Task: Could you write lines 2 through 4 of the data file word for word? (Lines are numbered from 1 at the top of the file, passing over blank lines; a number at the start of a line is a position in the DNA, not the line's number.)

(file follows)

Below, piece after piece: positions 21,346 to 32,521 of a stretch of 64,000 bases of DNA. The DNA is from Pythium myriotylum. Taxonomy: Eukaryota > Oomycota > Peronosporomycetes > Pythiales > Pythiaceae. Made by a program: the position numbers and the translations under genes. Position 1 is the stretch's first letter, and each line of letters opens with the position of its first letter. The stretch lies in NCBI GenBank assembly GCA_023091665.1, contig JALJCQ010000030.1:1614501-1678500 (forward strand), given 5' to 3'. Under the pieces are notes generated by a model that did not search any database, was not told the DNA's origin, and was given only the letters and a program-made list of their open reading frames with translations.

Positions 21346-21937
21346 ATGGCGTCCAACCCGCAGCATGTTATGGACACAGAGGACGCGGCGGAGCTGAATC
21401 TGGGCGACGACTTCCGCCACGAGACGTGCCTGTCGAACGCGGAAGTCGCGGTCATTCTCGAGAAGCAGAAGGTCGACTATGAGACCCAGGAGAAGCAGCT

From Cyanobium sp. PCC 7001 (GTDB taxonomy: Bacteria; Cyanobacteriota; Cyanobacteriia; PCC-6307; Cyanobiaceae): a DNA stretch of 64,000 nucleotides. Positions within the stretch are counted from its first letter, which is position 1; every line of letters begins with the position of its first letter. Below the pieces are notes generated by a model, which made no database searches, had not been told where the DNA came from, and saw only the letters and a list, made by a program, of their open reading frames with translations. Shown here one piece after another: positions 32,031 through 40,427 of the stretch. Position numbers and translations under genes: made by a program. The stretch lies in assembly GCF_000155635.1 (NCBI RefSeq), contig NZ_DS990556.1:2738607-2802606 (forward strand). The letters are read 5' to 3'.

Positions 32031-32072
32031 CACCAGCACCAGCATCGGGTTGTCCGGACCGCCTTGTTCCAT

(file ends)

Positions 21346-21937
21346 ATGGCGTCCAACCCGCAGCATGTTATGGACACAGAGGACGCGGCGGAGCTGAATC
21401 TGGGCGACGACTTCCGCCACGAGACGTGCCTGTCGAACGCGGAAGTCGCGGTCATTCTCGAGAAGCAGAAGGTCGACTATGAGACCCAGGAGAAGCAGCT